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CSI for Animals: Veterinary Forensics


Pet Column for the week of May 29, 2012

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Urbana, Illinois 61802
Phone: 217/333-2907
Brittany Way Rose
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Source - Dr. Adam Stern
You’ve watched crime scene investigation reality shows on TV, but have you ever thought about CSI for animals?

Dr. Adam Stern, a board-certified veterinary pathologist at the University of Illinois Veterinary Diagnostic Laboratory in Urbana, has a special interest in veterinary forensics and shares some CSI secrets.

Veterinary forensics can involve an animal being the victim, such as in a case of animal abuse or neglect, or an animal being the perpetrator. Forensic scientists, including veterinarians, entomologists, and toxicologists, may aid police in an investigation or be called as expert witnesses in criminal cases, civil cases, malpractice hearings, and insurance claims.

They can be called to examine animals directly involved in a crime. Most commonly, they are presented with cases of animal neglect and suspected poisonings. Other situations where veterinary forensics is involved include animal hording cases and dog fighting cases.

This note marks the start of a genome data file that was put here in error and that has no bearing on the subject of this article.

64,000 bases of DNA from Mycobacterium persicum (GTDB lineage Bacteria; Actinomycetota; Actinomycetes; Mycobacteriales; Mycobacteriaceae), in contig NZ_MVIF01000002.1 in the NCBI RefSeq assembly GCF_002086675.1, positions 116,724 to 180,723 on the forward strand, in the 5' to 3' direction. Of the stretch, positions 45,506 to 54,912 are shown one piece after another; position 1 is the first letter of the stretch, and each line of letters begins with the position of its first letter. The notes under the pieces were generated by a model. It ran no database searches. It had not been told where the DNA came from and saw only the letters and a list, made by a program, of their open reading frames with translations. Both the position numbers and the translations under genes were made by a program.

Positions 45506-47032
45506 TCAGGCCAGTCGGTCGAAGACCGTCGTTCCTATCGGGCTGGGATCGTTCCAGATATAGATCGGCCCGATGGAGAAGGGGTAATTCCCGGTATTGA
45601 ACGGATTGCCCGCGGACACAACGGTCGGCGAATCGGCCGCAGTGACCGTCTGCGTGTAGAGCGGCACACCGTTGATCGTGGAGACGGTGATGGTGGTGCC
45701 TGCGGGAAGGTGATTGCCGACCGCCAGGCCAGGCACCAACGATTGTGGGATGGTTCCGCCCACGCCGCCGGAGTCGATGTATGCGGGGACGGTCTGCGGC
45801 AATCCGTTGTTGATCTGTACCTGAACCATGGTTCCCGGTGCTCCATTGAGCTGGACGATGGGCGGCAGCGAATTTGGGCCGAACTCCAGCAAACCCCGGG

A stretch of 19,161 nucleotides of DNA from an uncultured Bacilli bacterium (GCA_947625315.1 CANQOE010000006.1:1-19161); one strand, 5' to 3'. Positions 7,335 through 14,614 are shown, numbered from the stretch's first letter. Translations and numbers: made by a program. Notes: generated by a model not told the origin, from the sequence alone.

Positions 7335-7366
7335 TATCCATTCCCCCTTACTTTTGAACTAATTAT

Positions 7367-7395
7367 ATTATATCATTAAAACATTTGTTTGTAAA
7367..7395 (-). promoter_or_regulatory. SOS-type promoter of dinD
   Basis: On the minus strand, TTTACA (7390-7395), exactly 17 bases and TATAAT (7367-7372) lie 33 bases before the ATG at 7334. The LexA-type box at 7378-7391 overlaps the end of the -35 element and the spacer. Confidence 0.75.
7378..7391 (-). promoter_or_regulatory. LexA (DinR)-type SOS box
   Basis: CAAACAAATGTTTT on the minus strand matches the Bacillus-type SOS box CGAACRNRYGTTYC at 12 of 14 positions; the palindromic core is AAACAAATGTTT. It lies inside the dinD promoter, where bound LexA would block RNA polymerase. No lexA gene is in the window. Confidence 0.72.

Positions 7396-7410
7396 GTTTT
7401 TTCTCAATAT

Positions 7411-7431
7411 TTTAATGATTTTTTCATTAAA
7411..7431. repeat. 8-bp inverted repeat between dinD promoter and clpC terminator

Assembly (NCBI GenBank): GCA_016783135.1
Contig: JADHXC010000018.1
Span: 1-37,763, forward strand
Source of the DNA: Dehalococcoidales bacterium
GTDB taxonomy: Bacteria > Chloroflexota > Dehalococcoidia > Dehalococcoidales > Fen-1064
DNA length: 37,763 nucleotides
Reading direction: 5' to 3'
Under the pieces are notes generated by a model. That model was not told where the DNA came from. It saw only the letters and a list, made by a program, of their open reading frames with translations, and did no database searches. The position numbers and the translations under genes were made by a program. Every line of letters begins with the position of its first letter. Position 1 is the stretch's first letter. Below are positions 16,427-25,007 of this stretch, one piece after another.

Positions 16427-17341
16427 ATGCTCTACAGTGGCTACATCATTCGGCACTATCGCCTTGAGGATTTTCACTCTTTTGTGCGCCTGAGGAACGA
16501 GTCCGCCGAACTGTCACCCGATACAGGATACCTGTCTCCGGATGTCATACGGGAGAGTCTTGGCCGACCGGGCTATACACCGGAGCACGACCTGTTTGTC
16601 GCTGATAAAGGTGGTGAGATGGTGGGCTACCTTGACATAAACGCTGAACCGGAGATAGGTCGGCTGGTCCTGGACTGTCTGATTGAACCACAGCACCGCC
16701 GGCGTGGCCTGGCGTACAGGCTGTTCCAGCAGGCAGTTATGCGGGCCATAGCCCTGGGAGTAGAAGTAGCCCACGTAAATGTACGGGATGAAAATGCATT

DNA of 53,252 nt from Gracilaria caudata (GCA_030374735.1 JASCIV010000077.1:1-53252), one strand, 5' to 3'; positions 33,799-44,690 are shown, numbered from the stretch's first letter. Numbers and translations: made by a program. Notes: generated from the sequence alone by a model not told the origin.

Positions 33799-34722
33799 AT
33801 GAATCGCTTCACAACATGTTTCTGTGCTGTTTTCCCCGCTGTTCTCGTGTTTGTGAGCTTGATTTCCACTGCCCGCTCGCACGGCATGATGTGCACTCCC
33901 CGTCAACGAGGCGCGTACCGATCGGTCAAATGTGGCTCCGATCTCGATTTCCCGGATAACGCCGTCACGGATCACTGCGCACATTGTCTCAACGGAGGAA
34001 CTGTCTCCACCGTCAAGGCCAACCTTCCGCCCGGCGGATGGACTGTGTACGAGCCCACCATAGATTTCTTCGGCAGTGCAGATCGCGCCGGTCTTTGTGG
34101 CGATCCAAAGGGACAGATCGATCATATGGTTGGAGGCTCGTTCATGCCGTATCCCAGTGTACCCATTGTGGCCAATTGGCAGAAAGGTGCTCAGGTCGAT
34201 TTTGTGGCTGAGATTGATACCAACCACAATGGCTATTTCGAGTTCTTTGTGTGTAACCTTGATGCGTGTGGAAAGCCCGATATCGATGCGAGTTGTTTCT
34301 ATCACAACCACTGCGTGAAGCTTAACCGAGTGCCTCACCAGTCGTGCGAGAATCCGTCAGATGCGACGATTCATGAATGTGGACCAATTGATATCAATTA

“One of the most important responsibilities of forensic veterinary pathologists is to determine the cause of death or cause of injuries,” says Dr. Stern. “We play a role in helping investigators and police to corroborate findings and ultimately to determine the cause of death or injury, subsequently allowing the investigators to decide whether or not prosecution is warranted.”

It is not uncommon to be presented with an animal in which starvation is suspected. “My role as a pathologist is to rule in or rule out if there is any other possible cause that may have resulted in the animal’s emaciated appearance,” says Dr. Stern.

For every case–not just starvation–it is imperative to investigate all possibilities that would result in the pathologic changes the animal displays; failure to do so could lead to weaknesses in the case and could potentially result in wrongful convictions or lack of conviction for a guilty party.

Many different disciplines aside from veterinary medicine can be involved in forensics work, including entomology and ballistics. For example, knowing the life cycle of insects can help determine the death interval of the animal. Ballistic experts can help figure out the type of weapon used and ultimately determine if the bullet was shot from a specific gun. It may also be necessary to know weather patterns, such as the potential for lightning strikes. Paw print examination and DNA evaluation have also been used to help analyze evidence and provide accurate identification when a body is badly decomposed.

Animal forensics is a relatively new and little-known field, but the field of forensics has been around for a long time. Veterinary pathologists as well as other forensic scientists can play a vital role in helping aid the field of veterinary forensics.